Asian currencies hobbled by absence of catalysts, lingering trade worries

Asian currencies hobbled by absence of catalysts, lingering trade worries

SINGAPORE,. Most Asian currencies struggled for traction today as the backdrop of an US-driven international trade war and the absence of positive catalysts kept investor sentiment largely in check.

The Philippine peso, which has been hovering around 12-year lows, came under more strain as the nation’s trade deficit widened further in May.

“Trade war risk is likely to linger in the background as countries start to introduce measures to prepare for tariffs staying for a potentially longer-than-expected period,” Mizuho said in a note.

The US dollar’s index against a basket of six major currencies hovered around June’s lows, up just a touch on the day at 94.181, mainly capped by disappointing wages growth in an otherwise solid US payrolls report on Friday.

The Chinese yuan pushed higher for the second day, up 0.1 per cent to 6.605 on the US dollar, helped by the combination of a firmer official yuan fixing, a broadly softer greenback and some easing of Sino-US trade tensions.

While both China and the United States hit each other’s goods with tariffs on Friday, the focus now is on whether the dispute would ratchet up further or if officials in Beijing and Washington will find a way to ease off the tense trade relations.

Data earlier in the day showed China’s producer inflation, a gauge of industrial profitability, rose by a stronger-than-expected 4.7 per cent in June. The worry is that an uptick in factory-gate prices could put more pressure on the country’s exporters as trade dispute with the US prolongs.

The Indian rupee eased 0.1 per cent to 68.790.

A Reuters poll showed inflation is likely to rise to a near two-year high in June, a development that would strengthen calls for more monetary tightening by the central bank.

Deficit woes hit Philippine peso

The Philippine peso gave up 0.2 per cent to 53.483 after data showed the country’s trade deficit widened in May to a five-month high as exports shrunk.

The import-driven trade gap is expected to worsen the country’s current account deficit this year, and cast further pressure on the peso, which is one of Asia’s worst performers so far this year.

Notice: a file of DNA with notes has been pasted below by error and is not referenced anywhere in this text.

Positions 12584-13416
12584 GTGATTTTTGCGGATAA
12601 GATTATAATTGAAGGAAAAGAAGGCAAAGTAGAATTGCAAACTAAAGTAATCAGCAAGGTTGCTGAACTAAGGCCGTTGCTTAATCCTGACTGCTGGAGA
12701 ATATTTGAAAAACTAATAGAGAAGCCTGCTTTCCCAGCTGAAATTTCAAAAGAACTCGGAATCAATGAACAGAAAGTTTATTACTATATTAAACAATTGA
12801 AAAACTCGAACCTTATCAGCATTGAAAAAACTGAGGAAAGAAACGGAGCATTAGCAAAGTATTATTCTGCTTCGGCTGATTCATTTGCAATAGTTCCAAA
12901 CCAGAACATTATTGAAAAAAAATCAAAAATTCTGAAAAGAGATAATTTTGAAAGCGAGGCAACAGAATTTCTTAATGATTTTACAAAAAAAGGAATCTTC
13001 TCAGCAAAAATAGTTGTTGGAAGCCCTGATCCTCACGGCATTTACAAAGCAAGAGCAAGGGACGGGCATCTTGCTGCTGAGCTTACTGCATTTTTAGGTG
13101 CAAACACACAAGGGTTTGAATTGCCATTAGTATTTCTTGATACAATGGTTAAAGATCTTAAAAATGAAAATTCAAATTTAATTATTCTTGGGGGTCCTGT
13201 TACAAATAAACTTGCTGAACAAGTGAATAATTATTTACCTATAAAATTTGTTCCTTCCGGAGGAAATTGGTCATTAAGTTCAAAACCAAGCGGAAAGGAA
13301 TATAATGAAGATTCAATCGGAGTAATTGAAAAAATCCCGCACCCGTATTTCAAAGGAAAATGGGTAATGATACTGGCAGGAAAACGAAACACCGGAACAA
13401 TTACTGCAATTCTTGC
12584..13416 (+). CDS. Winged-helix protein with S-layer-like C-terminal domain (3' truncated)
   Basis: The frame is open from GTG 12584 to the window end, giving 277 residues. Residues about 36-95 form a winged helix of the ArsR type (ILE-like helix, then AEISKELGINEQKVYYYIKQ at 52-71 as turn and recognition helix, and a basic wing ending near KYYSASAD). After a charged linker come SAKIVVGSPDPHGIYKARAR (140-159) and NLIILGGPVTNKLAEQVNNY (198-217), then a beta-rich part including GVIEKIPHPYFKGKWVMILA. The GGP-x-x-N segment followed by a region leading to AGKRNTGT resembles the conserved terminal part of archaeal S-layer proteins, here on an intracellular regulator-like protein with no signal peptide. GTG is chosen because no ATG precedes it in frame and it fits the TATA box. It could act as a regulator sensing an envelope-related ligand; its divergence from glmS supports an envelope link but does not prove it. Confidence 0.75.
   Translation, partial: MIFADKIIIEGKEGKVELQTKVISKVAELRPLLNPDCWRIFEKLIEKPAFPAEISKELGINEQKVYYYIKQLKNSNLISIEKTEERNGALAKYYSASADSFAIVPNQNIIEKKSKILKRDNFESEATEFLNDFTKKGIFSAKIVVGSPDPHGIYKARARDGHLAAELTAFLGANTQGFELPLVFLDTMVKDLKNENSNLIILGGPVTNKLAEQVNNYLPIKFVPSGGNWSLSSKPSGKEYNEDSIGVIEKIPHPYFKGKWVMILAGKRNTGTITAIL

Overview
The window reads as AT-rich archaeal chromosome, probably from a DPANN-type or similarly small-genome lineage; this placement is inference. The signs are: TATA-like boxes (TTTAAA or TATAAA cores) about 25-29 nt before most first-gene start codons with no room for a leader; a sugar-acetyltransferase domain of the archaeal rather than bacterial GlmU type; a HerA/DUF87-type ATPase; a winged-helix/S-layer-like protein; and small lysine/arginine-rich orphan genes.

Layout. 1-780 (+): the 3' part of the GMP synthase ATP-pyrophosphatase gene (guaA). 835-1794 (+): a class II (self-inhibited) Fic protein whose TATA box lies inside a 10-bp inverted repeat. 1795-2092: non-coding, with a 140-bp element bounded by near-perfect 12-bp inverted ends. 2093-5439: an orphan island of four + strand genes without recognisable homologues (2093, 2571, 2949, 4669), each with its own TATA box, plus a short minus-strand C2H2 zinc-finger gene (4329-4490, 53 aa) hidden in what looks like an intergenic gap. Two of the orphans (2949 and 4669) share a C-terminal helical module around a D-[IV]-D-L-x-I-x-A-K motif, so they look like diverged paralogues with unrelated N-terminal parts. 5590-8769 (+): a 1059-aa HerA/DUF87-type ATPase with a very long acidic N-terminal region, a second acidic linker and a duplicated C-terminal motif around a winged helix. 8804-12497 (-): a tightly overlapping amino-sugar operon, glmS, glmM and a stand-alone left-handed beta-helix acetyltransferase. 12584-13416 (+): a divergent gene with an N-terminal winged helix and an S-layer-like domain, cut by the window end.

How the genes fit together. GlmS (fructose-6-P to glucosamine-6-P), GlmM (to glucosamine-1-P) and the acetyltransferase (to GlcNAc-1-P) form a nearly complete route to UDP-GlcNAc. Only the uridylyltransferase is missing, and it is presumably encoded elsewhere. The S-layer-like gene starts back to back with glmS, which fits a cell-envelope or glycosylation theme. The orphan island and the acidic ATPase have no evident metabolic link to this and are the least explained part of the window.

“The deterioration in the external position in the Philippines is one of the key causes for the peso weakness and with no signs of any improvement in the trade balance, I expect the peso to remain under pressure,” said Khoon Goh, ANZ’s head of Asia research.

Goh tips the peso to weaken to 54 on the US dollar by year-end.

The Philippine central bank expects a current account deficit of US$3.1 billion (RM12.5 billion) at the end of the year, wider than an earlier forecast of US$700 million, and higher than the previous year’s US$2.52 billion gap.

Ringgit outperforms before central bank meet

The Malaysian ringgit rose to 4.009 per US dollar, a day ahead of Bank Negara Malaysia’s policy meeting, where interest rates are expected to remain unchanged.

As a net oil exporter, rising prices “will benefit exports for Malaysia and hence that’s helped to provide an additional kick for the ringgit today,” ANZ’s Goh said.

Analysts say that with the abolishment of the goods and services tax, there’s little inflationary pressure to trouble Governor Datuk Nor Shamsiah Mohd Yunus in his first policy meeting, even as other regional central banks hiked rates to bolster their respective currencies.

The ringgit has outperformed its South-east Asian peers in the region, amid an exodus from emerging markets as rising trade tensions have turned investors risk-averse.

— Reuters